Crossing the big, big Pacific

Photo of the Earth from Google Maps. Galapagos - Tuamotu route.
I set off from Galapagos to cover the longest non-stop sailing passage during the circumnavigation: towards Marquesa Islands. But then I decided to go a bit further and stretch it even longer: I bypassed Marquesas and went straight to the beautiful atolls of Tuamotu.

The trip took me 27 days and I arrived at the little atoll of Taiaro in good spirits, possibly a bit tired but very happy. The trip was dramatic in several ways.

Ocean photo, quite calm here, creds Rodion Kutsaev
The autopilot started malfunctioning three days after I left Galapagos, that meant hand-steering over the Pacific. Usually, when you have windvane or autopilot, you run watches of 2 to 8 hours, and while being on watch you can adjust sails, go to the toilet, do some maintenance around the boat, read a book, cook a nice meal, wash up, sunbathe, tinker with a project, paint your toenails, play guitar or whatever makes you tick. Once every 10 minutes you take a 360 degrees look around the horizon; of course you check out the AIS receiver, double-check your course, any upcoming weather changes, and whether the sails need to be adjusted. Some check it every hour, and some people just set radar or AIS alarm and never even bother to look around. The rest of the crew can do what they want, too – normally rest. That is how most long-distance-going boats have it, and this is the reason people enjoy making long passages; it’s relaxing, safe, and fun. But when you DON’T have an autopilot, then you are stuck by the steering wheel night and day, rain or shine, calm or gale. Good luck reading a book or even going to the toilet during your watch. You are to be alert and physically engaged, usually for 4 hours, while the other person desperately tries to get some sleep, so no-one really gets any quality rest. Fishing, setting sails, and eating food becomes a difficult project as your hands and eyes are always busy. You do not want to wake up the other person, but sometimes it’s necessary. That was my reality for a third of the worlds longest passage. All of that because of a tiny cable that was faulty.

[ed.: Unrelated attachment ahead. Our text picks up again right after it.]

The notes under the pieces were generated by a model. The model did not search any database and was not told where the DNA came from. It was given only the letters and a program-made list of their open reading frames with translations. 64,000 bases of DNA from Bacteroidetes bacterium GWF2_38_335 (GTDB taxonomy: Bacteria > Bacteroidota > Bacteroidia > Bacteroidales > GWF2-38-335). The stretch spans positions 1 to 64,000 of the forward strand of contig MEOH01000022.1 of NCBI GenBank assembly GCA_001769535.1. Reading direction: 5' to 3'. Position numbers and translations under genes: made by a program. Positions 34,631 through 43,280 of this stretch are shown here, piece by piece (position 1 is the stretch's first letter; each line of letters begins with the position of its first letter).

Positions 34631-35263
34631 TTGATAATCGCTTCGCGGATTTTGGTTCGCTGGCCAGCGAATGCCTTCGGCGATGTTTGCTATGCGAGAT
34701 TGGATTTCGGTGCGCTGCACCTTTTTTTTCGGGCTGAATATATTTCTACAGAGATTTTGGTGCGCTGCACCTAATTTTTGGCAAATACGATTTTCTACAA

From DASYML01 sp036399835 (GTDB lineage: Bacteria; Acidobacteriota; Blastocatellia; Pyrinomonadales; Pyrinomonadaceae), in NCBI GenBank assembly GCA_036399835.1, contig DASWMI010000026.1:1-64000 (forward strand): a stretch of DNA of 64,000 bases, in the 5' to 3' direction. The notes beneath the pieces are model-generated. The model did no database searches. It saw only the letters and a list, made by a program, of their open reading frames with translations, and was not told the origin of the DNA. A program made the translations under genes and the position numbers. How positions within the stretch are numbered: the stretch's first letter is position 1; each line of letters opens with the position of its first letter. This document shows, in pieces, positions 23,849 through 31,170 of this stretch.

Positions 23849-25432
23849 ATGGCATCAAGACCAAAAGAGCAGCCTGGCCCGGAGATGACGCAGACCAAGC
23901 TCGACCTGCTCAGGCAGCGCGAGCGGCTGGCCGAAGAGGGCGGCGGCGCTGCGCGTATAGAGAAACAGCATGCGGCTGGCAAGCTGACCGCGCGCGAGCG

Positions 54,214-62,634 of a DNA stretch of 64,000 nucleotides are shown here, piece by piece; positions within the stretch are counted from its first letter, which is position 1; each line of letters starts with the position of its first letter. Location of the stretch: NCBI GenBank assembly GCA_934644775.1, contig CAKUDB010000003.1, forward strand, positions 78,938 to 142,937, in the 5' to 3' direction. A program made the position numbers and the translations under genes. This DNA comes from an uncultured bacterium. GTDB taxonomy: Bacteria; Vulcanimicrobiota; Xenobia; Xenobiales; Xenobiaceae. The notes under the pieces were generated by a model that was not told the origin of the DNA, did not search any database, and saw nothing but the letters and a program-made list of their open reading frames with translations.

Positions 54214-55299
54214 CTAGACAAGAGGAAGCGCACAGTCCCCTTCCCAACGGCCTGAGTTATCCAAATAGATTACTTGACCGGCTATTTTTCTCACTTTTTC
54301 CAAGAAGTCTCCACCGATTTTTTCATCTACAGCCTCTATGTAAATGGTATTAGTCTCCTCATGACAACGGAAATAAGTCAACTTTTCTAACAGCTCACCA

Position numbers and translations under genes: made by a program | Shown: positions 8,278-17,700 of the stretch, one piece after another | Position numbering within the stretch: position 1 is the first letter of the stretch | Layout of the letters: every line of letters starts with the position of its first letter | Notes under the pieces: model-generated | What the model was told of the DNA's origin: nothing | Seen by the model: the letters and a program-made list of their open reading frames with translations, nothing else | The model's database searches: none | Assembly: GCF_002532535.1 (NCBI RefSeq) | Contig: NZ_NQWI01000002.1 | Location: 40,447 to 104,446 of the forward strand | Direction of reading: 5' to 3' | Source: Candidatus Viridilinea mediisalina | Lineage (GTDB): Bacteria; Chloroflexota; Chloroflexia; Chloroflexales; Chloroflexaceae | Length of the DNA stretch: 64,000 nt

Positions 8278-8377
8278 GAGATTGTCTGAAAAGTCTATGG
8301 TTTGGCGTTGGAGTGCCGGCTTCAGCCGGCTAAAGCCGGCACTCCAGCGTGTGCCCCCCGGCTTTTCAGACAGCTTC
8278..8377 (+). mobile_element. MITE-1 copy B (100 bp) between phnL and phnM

I discovered it, unfortunately only after making about 1000 nautical miles while steering manually. I had asked the crew to check it and he said it was checked, but when I finally took the time to doublecheck, after over a week’s time, I found the fault. Raymarine was not so highly loved on this boat. Both cap and crew were very tired.

But that's something you have to stand if you want to make long passages. You should be able to cope if things go wrong. You should be able to fix them. And you should be able to have patience. Withstand the hardships and continue towards the target. I just wish i would have double-checked it earlier. Nothing should be left to chance.

Nothing should be left to chance - definitely not water or fuel.
Also, another thing that added the drama was that just as Galapagos were disappearing behind the horizon, I started to get tooth ache. There is this choice, of either continuing and risking torture for a month (with the alternatives of jumping overboard or trying to pull out the tooth and possibly getting a big fat infection) – or turning around, trying to find a dentist, losing another 2 days, possibly more depending on weather windows. I chose to sail on. I do not regret the choice, but I must say I was a bit nervy.